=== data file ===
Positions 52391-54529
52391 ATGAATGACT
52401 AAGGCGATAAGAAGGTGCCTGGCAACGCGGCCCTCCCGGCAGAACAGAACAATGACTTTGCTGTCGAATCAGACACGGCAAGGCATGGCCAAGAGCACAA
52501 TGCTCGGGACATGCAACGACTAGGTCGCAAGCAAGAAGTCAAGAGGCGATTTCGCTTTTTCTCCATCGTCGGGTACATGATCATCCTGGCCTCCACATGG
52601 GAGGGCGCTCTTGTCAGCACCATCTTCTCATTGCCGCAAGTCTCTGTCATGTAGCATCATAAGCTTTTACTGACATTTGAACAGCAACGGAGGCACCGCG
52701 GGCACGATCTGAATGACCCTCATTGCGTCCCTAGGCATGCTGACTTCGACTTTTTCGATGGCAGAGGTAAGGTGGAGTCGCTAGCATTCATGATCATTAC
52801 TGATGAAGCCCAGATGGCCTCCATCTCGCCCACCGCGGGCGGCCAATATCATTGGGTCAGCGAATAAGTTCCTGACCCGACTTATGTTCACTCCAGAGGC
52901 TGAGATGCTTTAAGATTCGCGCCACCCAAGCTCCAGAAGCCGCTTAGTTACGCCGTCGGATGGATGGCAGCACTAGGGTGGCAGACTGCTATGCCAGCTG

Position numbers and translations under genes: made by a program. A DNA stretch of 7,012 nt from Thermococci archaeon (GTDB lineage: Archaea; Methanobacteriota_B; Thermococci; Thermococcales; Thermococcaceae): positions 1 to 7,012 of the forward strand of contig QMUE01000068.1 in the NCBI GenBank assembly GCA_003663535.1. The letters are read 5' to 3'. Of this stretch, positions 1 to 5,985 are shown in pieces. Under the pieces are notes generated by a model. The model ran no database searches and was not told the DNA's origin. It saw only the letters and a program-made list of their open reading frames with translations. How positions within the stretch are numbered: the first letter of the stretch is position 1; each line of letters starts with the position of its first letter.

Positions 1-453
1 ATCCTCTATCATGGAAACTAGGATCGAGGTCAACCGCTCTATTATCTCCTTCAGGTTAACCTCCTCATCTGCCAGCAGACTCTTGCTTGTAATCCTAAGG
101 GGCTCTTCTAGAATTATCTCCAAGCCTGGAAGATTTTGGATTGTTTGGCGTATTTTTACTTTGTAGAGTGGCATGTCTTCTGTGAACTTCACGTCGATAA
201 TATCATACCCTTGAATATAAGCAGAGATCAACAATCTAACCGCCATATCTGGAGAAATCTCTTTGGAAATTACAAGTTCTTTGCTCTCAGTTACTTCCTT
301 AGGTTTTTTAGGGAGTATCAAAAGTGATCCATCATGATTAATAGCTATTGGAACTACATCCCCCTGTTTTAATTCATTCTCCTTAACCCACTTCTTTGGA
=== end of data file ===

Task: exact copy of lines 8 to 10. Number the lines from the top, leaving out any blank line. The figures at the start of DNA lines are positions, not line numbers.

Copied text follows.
52901 TGAGATGCTTTAAGATTCGCGCCACCCAAGCTCCAGAAGCCGCTTAGTTACGCCGTCGGATGGATGGCAGCACTAGGGTGGCAGACTGCTATGCCAGCTG

Position numbers and translations under genes: made by a program. A DNA stretch of 7,012 nt from Thermococci archaeon (GTDB lineage: Archaea; Methanobacteriota_B; Thermococci; Thermococcales; Thermococcaceae): positions 1 to 7,012 of the forward strand of contig QMUE01000068.1 in the NCBI GenBank assembly GCA_003663535.1. The letters are read 5' to 3'. Of this stretch, positions 1 to 5,985 are shown in pieces. Under the pieces are notes generated by a model. The model ran no database searches and was not told the DNA's origin. It saw only the letters and a program-made list of their open reading frames with translations. How positions within the stretch are numbered: the first letter of the stretch is position 1; each line of letters starts with the position of its first letter.

Positions 1-453